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Japanese Grammar

Posted by Ken Cannon

Have you ever been completely confused by what freaking order you put the words in a sentence?

I have been getting a lot of questions about this recently, So I thought I’d attempt to address it in a simpler way. (please bare with me as this is a work in progress heh)

A part of the problem lies in that Japanese sentence order is completely counter intuitive to what we’re used to.

Some people describe it as backwards, but completely scrambled is a bit closer to the truth (see now doesn’t that make you feel better?)

Ok I’m kidding, it’s not “completely” scrambled, but it is a real toughie for most learners.

Now what most teachers/books/programs try to do is either ignore this fact, and try to teach people standard cookie cutter like sentences. Until they get used to how it’s used.

Or, they attempt to break down the students understanding of how grammar/sentence order works in general (how they have used English), and kind of build an entirely new Japanese grammar base from which to work.

Now both methods are effective, but often times with varying results, and sometimes much frustration.

So I’m gonna try to do something a little different, and link up what you already know about English grammar/sentence order to Japanese grammar.

So to get started here’s a typical English sentence.

I punch people!

Very simple sentence. Now the trick to turning this sentence into Japanese is you have to be able to find the “verb” in the sentence. If you don’t know, the verb is basically “what’s going on” or “the action” in the sentence. In this sentence, what’s obviously going on is the “punching”

So what you do, is you simply grab the “verb”, take it out, and stick it at the back of the sentence.

So “I punch people” = Becomes = “I, people, punch!”

In Japanese this is “Ore, hito, naguru”

Let’s try another sentence.

I love feet!  =  I, feet, love (ore, ashi, suki)

How about this one?

I’m going to the toilet  =  I’m, to the toilet, going (Ore, toire, iku)

I’ll give this to you  =  I‘ll, this,  to you,  give (ore, kore, omae, ageru)

This is cool = This, cool, is (kore, kakkoi, da)

So as you can see from the above examples the main concept is that all you have to do is take the verb out, and stick it at the end of the sentence, nothing else really matters. (in terms of sentence order anyway)

Now if you’re already studying Japanese you might be asking, what about particles?
And you’d be right on track, because that is what I’ll discuss in tomorrow’s post =)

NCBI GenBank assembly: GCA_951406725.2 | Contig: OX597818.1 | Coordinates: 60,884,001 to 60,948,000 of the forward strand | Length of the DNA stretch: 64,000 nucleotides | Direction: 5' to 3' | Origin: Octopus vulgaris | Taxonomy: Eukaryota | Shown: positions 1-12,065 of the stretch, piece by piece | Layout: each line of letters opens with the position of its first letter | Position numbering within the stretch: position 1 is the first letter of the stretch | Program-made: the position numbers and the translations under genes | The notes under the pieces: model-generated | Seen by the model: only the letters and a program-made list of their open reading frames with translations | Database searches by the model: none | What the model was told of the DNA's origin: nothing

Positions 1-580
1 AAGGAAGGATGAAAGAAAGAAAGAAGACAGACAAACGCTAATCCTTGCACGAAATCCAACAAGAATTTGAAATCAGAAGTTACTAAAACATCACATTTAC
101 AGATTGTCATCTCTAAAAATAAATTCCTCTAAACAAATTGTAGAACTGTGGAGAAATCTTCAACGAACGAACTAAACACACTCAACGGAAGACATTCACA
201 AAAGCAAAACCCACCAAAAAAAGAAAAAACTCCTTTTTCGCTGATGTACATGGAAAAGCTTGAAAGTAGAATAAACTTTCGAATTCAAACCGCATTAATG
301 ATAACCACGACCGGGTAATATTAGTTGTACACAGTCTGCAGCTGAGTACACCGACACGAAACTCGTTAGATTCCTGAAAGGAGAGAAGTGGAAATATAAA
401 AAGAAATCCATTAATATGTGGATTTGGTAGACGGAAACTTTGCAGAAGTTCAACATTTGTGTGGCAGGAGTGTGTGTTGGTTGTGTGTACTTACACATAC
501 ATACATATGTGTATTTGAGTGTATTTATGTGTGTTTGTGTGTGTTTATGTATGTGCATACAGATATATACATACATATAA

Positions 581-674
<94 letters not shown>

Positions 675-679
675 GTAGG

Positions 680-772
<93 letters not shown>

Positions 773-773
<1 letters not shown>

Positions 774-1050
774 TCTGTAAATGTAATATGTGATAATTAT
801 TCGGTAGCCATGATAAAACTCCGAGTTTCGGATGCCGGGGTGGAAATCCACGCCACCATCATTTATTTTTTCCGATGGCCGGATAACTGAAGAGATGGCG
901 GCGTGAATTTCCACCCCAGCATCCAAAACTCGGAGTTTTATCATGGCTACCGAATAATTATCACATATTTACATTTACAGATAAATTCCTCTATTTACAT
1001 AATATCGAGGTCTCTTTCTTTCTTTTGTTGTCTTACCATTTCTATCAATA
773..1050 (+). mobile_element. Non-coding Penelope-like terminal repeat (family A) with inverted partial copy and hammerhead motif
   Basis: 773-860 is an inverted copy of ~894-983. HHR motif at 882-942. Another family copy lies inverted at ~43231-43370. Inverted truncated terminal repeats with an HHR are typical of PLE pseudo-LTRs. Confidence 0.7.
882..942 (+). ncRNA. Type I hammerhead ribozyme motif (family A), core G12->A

*Another note is that this formula of sorts does not work with question sentences, such as “what time is it?” Or “Where is that little leprechaun” And those I will address tomorrow as well.

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Ken Cannon


  1. It may sound funny but this is almost the same as the way Yoda from Starwars speaks. Go to www.yodaspeak.co.uk and give it a try.

  2. @Heather, awesome!

    @stoute, haha nice site, I've never seen that before.

  3. @ stoute, I found out that yoda was based off a Japanese person in a movie named Yoda, so the director made him talk like a japanese person also, but in English.

  4. 私はボログを好きです!

    Ha, I hope I got that right. Sorry, I'm only a beginner. :]

  5. This was SUPER helpful! I have been struggling for so long with different learn Japanese books, but I wanted to learn the setence structure first! and none of them would tell me how to put the sentence in order This is much more helpful! thanky ou!

  6. I was wondering if you couldgive me a helping hand, I always see the little one subject one verb one object, but I never see the more useful and real sentences like the, if... then statements, and those that contain multiple adjectives and adverbs and even adverbs descibing adgectives. IE " The big brown dog was coming towards me with a bone in his mouth and his tail wagging furriously at me, as if he expected me to pet him" Ik it's probably a lot to explain and I undrstand that youre fairly busy, but if you could help me out that would be wonderful.

  7. This was a little hard trying to understand it. I really can't get it if he's not saying it! Lol XD I try to sound the words out,

  8. Do you know of any books that do a good job explaining how to form sentences? I just can't get it to come naturally like it does in English. Also, what word should always be first in the sentence and what would you say the middle part typically consists of? Sorry if the question is confusing.
    How did you get it to start coming naturally? The wording feels so awkward.

  9. Oh, my goodness, thank you! By comparison, the other teachers might as well have been speaking gibberish to me when explaining sentence order! They shouldn't start out with complicated terms. Your method of starting us out on this and only then moving onto particles and question order is brilliant!

  10. Yay, I actually get it. My Japanese teacher spent several lunch times and afternoon lessons trying to explain this to me, and yet it took me just a minute to understand what you wrote here. Thank you so much.

  11. Brilliant!
    Thanks, this helps allot.

  12. stoute and ケビン . Star Wars' plotline was largely 'inspired' from Akira Kurasawa's 'Hidden Fortress'. Have you noticed that Darth Vader's helmet has an uncanny resemblance to a kabuto (samurai helmet)? And Yoda definitely talks in Subject-Object-Verb grammar.


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